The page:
“The path to hell is paved with bad habits,” he said mysteriously as we walked to the car. I didn’t know what that meant really, but knew it had something to do with smoking because it was what the doctors told him never to do again.
At home, because my father hovered around us so my mother couldn’t sneak me anything to eat, I went out to play along our irrigation ditch. I walked up the bank watching small trout on the pebbled bottom, nosed into the current in the clear water, wriggling just enough so they didn’t drift backwards. I wondered how they slept.
To try and stop thinking about food, I stood on tip toes and looked down into the 55 gallon drum full of soggy, stinking feathers—at the gallows spattered with dried blood and the noose and the bloody shears on the gutting table. Then the smell of singed chicken feathers began making me sick to my stomach.
My father whistled at the back door for supper, a supper I would die before eating, but opening the screen door, I could smell new fried chicken, not the old warmed up stuff. I don’t think I’d ever smelled anything so wonderful. Sitting next to my father at the dinner table, my mother slid a huge new drumstick under my nose, brown and crispy.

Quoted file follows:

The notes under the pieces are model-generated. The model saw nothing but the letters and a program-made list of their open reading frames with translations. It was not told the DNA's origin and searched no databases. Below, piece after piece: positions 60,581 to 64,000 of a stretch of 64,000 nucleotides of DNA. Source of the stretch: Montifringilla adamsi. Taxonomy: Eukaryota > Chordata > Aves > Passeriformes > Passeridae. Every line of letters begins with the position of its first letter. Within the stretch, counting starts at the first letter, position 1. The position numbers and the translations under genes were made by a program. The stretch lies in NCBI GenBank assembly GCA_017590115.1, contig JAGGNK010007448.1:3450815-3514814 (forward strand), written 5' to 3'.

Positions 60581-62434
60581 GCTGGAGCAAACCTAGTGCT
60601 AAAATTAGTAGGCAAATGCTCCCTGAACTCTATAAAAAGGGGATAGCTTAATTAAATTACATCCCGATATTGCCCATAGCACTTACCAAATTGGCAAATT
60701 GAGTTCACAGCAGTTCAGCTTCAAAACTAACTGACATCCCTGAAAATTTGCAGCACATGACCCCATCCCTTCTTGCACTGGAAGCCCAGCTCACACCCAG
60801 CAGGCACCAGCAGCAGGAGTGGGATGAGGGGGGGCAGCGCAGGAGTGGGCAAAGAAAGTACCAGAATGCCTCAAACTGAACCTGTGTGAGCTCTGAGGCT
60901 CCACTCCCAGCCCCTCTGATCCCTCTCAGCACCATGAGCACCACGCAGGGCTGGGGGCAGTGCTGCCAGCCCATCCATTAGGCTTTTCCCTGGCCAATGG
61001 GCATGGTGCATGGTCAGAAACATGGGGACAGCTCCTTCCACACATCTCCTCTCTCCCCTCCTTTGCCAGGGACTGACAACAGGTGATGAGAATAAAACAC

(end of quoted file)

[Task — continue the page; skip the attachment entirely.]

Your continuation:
“You know, Honey,” she said. “That new drumstick must be ole Zoot Suit’s because he was so big. Wouldn’t that make a difference about all this?”
I poked the big drumstick and watched it rock back and forth as a puddle of saliva made a pond under my tongue. Eat Zoot Suit? I never liked the way he bullied the hens, jumping on their backs and squashing them into the ground while he pecked the back of their heads. And my mother was right—this was going to change everything.
“If you don’t eat it this time son, I will,” my father said, feinting a grab toward my plate.
I snatched up the drumstick, grasping it by the bone end like a pump handle so my father couldn’t take it away. Inches from my face the aroma finally overturned conviction and I tore off a piece of crusty brown skin with my teeth. Then, almost without chewing, I swallowed and in less than a minute I’d devoured the rest, gnawing the bone back and forth like a cob of corn.
“Can I have some more?” I asked my mother, pushing a mound of delicious peas onto my fork with a finger and shoveling them into my mouth.